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Unlike many wood species, redwood is harvested
primarily from privately-owned land. This makes redwood lumber companies the guardians of
the birds, animals and fish that live on their property. It is a role that they take
seriously. In fact, the industry employs more biologists than foresters.
An example is The Pacific Lumber
Companys (PALCOs) unique and successful fisheries program which has won a
Wildlife Stewardship Award from the American Forest & Paper Association. PALCO is
working in voluntary cooperation with the California Department of Fish and Game, the
Humboldt Fish Action Council, the California Conservation Corps, as well as other groups .
So far, PALCOs program has released
more than 750,000 salmon and steelhead into streams, and it has opened up more than 30
miles of in-stream habitat for migrating fish.
PALCO fisheries biologist explains,
Since the early 1990s, we have been fertilizing and incubating fish eggs at
our Yager fish hatchery. The salmon and steelhead are then placed in rearing ponds, and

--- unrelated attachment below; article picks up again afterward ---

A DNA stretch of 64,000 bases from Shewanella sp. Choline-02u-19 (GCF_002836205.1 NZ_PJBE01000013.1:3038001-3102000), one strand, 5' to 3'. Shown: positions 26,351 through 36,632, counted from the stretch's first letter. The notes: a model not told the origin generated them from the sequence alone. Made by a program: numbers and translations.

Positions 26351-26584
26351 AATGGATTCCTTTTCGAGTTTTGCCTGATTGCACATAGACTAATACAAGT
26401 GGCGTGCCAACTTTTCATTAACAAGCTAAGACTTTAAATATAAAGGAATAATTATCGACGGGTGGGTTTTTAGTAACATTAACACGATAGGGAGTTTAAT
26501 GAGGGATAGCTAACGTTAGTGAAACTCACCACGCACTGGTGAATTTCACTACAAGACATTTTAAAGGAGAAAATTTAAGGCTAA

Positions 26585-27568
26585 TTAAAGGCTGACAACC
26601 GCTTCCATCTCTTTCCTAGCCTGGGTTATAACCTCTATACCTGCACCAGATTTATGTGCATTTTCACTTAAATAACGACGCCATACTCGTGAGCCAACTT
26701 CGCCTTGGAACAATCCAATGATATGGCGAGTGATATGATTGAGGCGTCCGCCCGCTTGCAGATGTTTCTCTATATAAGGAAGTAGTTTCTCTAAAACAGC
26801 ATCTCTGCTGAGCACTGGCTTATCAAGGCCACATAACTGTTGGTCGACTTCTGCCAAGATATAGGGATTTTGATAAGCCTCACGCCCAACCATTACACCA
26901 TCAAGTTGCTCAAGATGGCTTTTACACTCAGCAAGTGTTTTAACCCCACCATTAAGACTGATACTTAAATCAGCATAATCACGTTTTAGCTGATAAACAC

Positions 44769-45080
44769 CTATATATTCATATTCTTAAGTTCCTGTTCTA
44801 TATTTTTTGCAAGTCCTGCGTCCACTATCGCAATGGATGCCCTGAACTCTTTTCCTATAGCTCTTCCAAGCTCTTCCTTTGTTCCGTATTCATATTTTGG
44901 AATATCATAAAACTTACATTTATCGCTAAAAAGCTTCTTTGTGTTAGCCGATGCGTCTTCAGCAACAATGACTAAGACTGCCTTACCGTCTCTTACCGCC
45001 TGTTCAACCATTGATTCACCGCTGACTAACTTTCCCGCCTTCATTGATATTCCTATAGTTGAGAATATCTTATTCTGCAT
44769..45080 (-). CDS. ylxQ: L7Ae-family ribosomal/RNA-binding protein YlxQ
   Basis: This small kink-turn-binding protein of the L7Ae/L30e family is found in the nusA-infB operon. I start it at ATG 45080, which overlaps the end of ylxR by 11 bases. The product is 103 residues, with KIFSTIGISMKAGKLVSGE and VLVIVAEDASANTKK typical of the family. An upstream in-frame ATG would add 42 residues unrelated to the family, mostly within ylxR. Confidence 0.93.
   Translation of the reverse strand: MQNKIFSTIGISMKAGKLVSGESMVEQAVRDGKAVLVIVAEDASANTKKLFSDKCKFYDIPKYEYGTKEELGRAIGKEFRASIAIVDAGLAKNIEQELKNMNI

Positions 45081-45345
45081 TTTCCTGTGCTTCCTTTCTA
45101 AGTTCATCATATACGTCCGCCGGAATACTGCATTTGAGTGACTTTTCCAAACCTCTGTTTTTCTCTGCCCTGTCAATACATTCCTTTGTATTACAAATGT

most are released into local streams when they are between six and nine inches long.
Habitat is also carefully monitored and
evaluated. This process includes watershed analysis, biological sampling, and identifying
potential erosion and sediment problems and ways to prevent adverse environmental impacts.
Foresters have learned from experts how to
harvest trees in order to minimize erosion on the hillsides and to keep streams clear of
Much work has also been done to stabilize
banks, install stream structures to create spawning pools, dredge existing silt and
construct fish ladders to help salmon and steelhead return to their spawning beds.
A regional director of the National Marine
Fisheries Service recently inspected the program and enthused, This is the way to
go. We have to get beyond seeing it as loggers vs. fishermen vs. government. In
fact, the Service has made PALCOs program a model for other communities.
Permits for logging are scrutinized by the
State to ensure that wildlife is adequately protected. The PALCO fisheries program is only
one example of how the redwood industry has taken regulations far beyond the legal
requirements to create widely-praised, long- term habitat conservation programs.
this page last updated: April 02, 2004